An excerpt from This Messy Magnificent Life: A Field Guide We saw it in the window of a store on a side street in San Francisco: the piece of clothing for which I’d been waiting without knowing I’d been waiting. “Come and be enthralled,” it whispered. “Let my fringes anoint you.” I slipped into the floor-length […]
The million-dollar answer to the question of why weight loss is so difficult to maintain, is that along with the exaltation of being thin come less positive feelings. The lightness that accompanies an unencumbered body feels vulnerable. And if we’ve used our weight in any way, even unconsciously, to keep us safe, the joy of weight loss can be overlaid by a wash of terror. READ MORE
Thursday’s live call with Geneen –- Why Weight: Eating to Thrive (and What Stops You) — was so powerful. We talked about moving from deprivation to choosing foods you love because you love how you feel when you eat them. We explored many core beliefs about losing weight, feeling vulnerable and the swing to bingeing. And we talked about how best to feed what makes you most alive. Because many of you were not able to join Geneen live (or would like to hear the call again), we have made the recording available streaming online until MIDNIGHT, Thursday, April 19th. LISTEN HERE
An excerpt from This Messy Magnificent Life: A Field Guide My friend Dave (quoting from multiple sources) once told me that “A friend is someone you call when you need to move. A good friend is someone you call when you need to move a body.” My friend Isabel is the body-moving kind of friend. […]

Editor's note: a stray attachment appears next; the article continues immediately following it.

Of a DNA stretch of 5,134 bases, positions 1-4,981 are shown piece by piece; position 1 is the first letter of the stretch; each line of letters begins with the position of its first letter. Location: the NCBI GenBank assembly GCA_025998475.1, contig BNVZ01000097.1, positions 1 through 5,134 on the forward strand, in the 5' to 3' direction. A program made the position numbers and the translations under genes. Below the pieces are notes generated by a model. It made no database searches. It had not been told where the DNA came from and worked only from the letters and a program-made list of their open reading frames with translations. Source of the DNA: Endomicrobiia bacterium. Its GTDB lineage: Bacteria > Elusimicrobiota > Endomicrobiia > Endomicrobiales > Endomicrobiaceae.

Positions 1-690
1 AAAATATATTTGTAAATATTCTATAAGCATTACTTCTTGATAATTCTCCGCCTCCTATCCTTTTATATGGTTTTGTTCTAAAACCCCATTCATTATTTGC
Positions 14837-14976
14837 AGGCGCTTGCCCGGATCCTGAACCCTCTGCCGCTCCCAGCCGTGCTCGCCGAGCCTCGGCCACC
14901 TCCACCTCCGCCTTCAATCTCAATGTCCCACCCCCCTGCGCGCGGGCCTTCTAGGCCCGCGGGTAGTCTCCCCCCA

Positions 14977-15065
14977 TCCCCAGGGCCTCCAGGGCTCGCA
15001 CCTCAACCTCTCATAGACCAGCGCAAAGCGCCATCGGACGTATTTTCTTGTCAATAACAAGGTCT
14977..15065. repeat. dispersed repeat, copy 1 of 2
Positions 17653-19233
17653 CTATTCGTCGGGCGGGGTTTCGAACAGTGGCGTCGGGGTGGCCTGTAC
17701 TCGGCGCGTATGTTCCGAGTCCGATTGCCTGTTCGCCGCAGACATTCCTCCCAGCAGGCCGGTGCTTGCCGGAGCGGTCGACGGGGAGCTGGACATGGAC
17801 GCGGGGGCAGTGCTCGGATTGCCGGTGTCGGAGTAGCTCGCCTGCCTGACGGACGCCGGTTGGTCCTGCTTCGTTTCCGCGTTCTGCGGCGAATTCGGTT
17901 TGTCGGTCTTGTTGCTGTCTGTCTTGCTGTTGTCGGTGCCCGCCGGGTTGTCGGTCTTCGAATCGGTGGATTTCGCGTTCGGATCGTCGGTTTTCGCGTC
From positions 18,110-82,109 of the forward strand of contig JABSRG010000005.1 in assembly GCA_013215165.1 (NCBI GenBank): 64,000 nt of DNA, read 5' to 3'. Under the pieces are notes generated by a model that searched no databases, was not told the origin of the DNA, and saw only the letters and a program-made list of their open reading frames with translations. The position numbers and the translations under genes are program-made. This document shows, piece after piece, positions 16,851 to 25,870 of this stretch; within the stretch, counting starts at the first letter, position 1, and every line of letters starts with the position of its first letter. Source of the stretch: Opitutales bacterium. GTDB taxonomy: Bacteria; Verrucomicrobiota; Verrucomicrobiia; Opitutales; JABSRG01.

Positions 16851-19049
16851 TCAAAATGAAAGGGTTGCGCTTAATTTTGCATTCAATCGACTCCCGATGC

An excerpt from This Messy Magnificent Life: A Field Guide In the end, the point of losing weight is not to lose weight. It’s not to get into a pair of size six jeans, eat chocolate every day, or have cantaloupe buns. Which isn’t to say that any or all of these aren’t sublime […]
The amount of energy we as women spend trying to fix our bodies (or ourselves) could run a nuclear plant. There’s so much light and aliveness, so much power bound up into the weight issue that once released, we could do anything, everything — and we could use our voices to transform the troubling times we live in. This master class is about redefining power, about using your inherent radiance and life force to transform your view of what’s possible — and to take out that into the rest of your life.
The master class is FREE for everyone who orders my new book This Messy Magnificent Life (or has already ordered one) by May 4th. ENROLL NOW.
I am thinking of this tour as the Celebrate the Goodness Tour. Celebrate joy, sanity, clarity, and how the messiness of our daily life is the direct doorway to magnificence itself. I’ll be talking about this at all the events, as well as reading from my new book. Come, come come! I want to see you, meet you, hear from you. For all the dates, locations and more, CLICK HERE.
that most people aren’t asking about why weight loss is so difficult to maintain, is that along with the exaltation come less positive feelings. The lightness that accompanies an unencumbered body feels vulnerable. And if we’ve used our weight in any way, even unconsciously, to keep us safe, the joy of weight loss can be overlaid by a wash of terror. In my experience, the unspoken reason that people don’t maintain their weight loss is that they might not want to be thinner more than they want to stay protected or hidden. READ MORE
May 15-20, 2018